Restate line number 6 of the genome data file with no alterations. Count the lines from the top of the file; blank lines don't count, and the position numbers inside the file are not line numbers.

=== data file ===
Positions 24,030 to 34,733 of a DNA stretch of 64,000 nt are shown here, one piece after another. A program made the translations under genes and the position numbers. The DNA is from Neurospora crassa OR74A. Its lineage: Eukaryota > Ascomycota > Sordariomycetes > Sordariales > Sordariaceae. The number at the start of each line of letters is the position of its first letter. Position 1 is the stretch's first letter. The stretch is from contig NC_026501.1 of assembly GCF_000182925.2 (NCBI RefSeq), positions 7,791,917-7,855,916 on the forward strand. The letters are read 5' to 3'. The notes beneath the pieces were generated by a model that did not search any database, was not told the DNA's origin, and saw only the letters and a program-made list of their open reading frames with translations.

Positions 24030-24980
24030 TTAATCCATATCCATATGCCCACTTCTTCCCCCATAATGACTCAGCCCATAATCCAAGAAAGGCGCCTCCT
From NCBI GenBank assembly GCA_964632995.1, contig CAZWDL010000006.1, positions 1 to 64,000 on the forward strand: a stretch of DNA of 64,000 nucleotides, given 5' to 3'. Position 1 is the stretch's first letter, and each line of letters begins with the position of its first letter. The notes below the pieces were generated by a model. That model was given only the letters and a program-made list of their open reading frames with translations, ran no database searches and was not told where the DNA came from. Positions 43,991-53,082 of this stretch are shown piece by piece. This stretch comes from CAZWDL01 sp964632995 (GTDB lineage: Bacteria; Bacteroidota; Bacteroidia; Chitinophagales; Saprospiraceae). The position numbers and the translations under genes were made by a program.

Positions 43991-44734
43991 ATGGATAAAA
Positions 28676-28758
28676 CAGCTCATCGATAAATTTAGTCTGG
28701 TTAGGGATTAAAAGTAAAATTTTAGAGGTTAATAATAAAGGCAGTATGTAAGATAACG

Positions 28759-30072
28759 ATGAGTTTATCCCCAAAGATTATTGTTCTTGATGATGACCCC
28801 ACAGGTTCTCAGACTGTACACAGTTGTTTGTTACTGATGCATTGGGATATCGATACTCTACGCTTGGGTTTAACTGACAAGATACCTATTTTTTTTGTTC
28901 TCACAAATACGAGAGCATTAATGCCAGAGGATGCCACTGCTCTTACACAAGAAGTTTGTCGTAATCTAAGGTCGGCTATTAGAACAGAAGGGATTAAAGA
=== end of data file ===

43991 ATGGATAAAA